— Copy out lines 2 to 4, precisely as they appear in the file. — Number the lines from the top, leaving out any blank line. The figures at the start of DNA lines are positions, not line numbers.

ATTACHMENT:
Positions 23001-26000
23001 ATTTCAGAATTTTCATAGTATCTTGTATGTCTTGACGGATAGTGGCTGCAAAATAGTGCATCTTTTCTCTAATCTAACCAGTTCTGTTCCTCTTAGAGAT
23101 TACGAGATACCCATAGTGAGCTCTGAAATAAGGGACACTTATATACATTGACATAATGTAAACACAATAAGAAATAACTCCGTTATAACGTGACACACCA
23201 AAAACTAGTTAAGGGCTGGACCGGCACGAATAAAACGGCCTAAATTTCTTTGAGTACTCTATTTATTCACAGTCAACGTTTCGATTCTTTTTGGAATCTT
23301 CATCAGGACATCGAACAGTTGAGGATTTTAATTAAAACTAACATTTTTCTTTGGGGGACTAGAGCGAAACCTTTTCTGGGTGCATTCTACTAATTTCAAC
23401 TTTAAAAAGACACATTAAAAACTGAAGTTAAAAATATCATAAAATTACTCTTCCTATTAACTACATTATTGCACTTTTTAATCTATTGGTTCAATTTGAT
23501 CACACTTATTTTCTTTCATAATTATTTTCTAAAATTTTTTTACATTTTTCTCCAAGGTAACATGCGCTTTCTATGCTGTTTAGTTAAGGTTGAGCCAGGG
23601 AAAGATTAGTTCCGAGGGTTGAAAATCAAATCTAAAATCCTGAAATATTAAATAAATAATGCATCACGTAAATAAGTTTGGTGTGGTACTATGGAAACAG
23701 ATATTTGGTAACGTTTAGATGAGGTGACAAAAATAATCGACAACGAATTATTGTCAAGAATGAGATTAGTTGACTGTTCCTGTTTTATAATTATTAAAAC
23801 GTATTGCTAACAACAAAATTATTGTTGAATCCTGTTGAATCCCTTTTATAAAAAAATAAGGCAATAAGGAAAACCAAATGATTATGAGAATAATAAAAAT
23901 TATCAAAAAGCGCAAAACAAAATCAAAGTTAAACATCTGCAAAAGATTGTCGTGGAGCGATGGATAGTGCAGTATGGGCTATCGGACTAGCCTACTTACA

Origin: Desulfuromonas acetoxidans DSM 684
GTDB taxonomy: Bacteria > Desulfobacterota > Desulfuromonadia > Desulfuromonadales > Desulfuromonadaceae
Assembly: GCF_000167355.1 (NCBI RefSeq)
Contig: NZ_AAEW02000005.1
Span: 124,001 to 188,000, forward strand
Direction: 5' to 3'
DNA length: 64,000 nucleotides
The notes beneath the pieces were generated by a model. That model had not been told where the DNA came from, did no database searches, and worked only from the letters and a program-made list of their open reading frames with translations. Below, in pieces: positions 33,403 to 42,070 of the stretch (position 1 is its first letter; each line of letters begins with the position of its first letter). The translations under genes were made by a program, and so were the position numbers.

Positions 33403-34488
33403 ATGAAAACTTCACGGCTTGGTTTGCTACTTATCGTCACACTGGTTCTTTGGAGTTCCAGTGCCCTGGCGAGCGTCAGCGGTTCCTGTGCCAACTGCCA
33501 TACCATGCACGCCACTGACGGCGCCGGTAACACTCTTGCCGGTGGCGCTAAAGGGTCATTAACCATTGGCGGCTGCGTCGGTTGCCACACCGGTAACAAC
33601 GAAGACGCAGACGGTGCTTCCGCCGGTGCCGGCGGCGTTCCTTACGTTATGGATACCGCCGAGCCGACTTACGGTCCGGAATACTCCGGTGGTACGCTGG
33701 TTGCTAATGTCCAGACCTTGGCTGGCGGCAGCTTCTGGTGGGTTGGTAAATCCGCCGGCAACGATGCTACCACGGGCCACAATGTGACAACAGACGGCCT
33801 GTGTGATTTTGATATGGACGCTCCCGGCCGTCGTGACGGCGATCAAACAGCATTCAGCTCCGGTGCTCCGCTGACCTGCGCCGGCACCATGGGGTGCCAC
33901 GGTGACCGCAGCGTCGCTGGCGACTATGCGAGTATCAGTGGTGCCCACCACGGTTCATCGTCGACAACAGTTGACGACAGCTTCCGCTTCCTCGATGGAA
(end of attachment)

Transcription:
23001 ATTTCAGAATTTTCATAGTATCTTGTATGTCTTGACGGATAGTGGCTGCAAAATAGTGCATCTTTTCTCTAATCTAACCAGTTCTGTTCCTCTTAGAGAT
23101 TACGAGATACCCATAGTGAGCTCTGAAATAAGGGACACTTATATACATTGACATAATGTAAACACAATAAGAAATAACTCCGTTATAACGTGACACACCA
23201 AAAACTAGTTAAGGGCTGGACCGGCACGAATAAAACGGCCTAAATTTCTTTGAGTACTCTATTTATTCACAGTCAACGTTTCGATTCTTTTTGGAATCTT